No it’s not History, nor is it historical fiction it’s just fiction, but I was given to read and I have reviewed it.
“A Treasonably good thriller”
Paperback: 416 pages
* Publisher: HarperCollins; 01 edition (4 July 2017)
* Language: English
* ISBN-10: 0007413734
“Threatening the life of the president of the United States is a class E felony under United States Code Title 18, Section 871. It consists of knowingly and willfully mailing or otherwise making “any threat to take the life of, to kidnap, or to inflict bodily harm upon the President of the United States”.
That is the quote that appears when you google “To Kill the President”, generated by Wikipedia. I googled this to check a fact or two about the book I was about to review, I stared at the words for a few moments remembering the story I had just read and wondered if somewhere out there some security analyst was deciding wether I was a credible threat.
Well even if not, I’d be immensely surprised if Sam Bourne AKA Jonathan Freedland wasn’t part shares in his own satellite by now. I turned the pages of this novel holding the book like one might hold a stick of dynamite, the word explosive, written in bold on the back is not overstatement.
First question: What would you do if you knew the President of the United States was going to trigger a nuclear war and could do something about it?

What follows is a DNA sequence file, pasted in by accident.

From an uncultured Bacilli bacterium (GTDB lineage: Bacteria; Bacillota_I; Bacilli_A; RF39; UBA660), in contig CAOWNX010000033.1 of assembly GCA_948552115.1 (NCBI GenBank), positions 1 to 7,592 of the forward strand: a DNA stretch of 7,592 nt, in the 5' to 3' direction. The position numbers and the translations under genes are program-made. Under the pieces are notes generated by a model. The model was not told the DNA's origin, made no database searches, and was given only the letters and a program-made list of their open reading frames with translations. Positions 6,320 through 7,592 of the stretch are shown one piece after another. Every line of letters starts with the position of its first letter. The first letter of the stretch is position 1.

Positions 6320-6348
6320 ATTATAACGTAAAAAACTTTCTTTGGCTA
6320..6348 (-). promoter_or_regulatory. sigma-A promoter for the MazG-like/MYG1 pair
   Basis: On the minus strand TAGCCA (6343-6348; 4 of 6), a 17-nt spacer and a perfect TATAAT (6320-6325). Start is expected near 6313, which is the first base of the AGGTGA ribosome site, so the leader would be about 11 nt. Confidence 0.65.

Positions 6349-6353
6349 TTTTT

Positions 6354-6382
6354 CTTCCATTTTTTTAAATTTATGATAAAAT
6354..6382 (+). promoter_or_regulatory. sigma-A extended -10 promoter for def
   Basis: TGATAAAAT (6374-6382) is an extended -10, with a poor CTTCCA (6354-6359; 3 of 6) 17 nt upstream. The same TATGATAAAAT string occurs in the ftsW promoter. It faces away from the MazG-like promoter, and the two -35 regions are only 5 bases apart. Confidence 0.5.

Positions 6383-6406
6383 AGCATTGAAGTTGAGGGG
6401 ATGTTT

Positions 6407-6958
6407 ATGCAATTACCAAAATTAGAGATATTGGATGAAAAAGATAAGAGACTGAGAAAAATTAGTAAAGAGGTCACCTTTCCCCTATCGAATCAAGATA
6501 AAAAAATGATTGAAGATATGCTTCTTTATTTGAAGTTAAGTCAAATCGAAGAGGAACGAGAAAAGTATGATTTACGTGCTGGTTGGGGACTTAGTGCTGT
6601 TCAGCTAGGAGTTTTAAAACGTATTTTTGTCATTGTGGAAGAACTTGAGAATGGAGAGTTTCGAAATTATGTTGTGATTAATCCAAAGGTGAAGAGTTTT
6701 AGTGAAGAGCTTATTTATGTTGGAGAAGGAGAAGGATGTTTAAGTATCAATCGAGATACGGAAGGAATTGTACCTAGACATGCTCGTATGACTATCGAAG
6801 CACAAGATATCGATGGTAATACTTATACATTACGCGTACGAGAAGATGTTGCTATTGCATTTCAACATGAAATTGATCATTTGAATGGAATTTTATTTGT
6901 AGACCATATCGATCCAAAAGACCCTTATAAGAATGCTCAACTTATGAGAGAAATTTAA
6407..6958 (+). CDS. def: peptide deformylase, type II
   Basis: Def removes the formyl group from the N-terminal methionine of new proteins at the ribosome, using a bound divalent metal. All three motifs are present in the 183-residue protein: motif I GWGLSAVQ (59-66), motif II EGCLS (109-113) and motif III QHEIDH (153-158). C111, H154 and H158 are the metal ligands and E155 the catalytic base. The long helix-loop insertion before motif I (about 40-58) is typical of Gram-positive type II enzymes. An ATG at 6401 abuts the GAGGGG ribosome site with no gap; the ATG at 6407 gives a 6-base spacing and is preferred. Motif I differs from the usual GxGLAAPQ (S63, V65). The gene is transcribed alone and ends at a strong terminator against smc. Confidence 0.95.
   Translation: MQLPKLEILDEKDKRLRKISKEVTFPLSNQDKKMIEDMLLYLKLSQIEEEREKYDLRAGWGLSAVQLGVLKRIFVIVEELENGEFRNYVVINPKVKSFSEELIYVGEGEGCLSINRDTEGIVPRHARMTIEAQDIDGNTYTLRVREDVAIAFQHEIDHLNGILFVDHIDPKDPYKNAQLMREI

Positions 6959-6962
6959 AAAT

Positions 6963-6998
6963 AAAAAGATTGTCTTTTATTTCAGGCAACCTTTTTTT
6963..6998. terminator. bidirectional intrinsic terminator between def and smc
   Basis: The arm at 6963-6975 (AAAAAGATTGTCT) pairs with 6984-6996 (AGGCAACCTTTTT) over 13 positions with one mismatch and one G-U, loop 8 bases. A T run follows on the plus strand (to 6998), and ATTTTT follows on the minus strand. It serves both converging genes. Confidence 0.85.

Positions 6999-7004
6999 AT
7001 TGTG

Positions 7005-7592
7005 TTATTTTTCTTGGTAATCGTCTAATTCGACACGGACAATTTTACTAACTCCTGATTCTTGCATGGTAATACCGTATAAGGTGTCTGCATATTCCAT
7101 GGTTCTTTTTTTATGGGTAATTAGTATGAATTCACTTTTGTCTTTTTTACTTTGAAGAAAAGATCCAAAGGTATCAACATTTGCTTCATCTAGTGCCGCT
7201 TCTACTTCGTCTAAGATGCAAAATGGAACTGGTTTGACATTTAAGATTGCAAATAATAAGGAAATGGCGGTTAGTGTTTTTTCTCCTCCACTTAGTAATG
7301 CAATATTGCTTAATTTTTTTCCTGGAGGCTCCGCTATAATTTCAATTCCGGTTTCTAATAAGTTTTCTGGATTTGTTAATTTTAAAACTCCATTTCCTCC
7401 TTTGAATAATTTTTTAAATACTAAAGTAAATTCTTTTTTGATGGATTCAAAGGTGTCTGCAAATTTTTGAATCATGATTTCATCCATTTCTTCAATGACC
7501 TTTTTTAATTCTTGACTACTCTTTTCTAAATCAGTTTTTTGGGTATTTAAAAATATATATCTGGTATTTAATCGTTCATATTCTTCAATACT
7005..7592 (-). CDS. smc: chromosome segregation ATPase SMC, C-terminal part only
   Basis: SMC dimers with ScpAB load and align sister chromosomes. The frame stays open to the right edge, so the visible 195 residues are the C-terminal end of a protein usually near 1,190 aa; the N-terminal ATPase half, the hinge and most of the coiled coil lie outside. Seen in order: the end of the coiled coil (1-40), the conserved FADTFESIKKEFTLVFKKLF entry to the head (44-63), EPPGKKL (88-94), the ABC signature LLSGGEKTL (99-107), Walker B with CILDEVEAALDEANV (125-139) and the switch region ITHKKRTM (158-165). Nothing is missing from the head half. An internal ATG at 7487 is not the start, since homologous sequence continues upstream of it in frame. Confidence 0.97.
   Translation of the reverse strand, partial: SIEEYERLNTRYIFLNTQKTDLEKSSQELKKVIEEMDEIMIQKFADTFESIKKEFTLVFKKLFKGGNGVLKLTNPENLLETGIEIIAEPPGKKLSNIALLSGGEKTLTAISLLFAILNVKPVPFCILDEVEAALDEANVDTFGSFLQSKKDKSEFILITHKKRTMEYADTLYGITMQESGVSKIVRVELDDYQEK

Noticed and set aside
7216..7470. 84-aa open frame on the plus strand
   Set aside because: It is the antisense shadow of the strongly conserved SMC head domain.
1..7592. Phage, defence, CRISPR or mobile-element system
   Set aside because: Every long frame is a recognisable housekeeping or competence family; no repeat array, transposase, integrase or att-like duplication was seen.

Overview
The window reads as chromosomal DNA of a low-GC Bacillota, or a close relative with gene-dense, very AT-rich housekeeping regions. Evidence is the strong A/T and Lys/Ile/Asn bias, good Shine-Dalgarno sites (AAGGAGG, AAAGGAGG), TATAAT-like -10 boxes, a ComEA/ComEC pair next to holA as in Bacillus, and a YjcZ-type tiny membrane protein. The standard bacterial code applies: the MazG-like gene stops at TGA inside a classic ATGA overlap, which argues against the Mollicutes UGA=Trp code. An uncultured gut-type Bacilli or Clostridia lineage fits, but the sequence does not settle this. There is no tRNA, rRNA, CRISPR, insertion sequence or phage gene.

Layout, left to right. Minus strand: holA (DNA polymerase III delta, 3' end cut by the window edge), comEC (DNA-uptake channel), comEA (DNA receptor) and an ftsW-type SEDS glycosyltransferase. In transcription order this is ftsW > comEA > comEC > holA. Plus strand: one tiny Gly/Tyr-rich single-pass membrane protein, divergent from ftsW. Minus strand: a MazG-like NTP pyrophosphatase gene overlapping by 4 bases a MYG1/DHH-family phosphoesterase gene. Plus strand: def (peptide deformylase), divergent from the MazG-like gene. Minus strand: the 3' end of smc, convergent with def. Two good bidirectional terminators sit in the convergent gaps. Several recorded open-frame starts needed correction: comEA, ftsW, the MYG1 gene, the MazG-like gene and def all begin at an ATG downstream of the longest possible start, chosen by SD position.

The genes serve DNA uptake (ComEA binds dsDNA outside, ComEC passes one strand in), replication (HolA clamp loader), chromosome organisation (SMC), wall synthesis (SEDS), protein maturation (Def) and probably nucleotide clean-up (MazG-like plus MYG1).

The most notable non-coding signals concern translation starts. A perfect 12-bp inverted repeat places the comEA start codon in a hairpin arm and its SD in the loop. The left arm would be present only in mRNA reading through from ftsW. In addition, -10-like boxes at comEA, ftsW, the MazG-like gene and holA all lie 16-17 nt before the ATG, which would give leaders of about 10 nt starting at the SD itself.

Second question: Deprived of that fact but knowing the President was a madman, if you found out someone was going to try and kill him, would you try and stop it?
The first question is for two high up government officials. The second question is the quandary confronting the main protagonist Maggie Costello. Both revere and respect the constitution, both will uphold and defend i, but in different ways.
The story follows three slowly converging paths. Firstly the men behind the would be assassination. Secondly the typical do your duty, conflicted, disillusioned investigator pursuing a mysterious but routine case and stumbles onto the truth. There is intrigue here and some thrills, but the true mystery is to be found in the question, who is murdering seemingly unconnected people all over the world. This new facet which evolves out of what we think is part of the two other converging strains, is a clever device to get us to the cross the meridian of the book, where with the parting of some mists the first hints are given to who is behind it, but not why?
The vision of this America is dark. Almost dystopian in scale, a liberal dystopia where the white house is full of mysogonists, bigots, sexism, racism and all that goes with the liberal popular conception conservatism. It exudes the fears of a generation that doesn’t quite know how, where or what, only who. The author does not need to name the president form it to be perfectly clear who he is talking about. In the writeup it’s put like this. “The unthinkable has happened… The United States has elected a volatile demagogue as president,”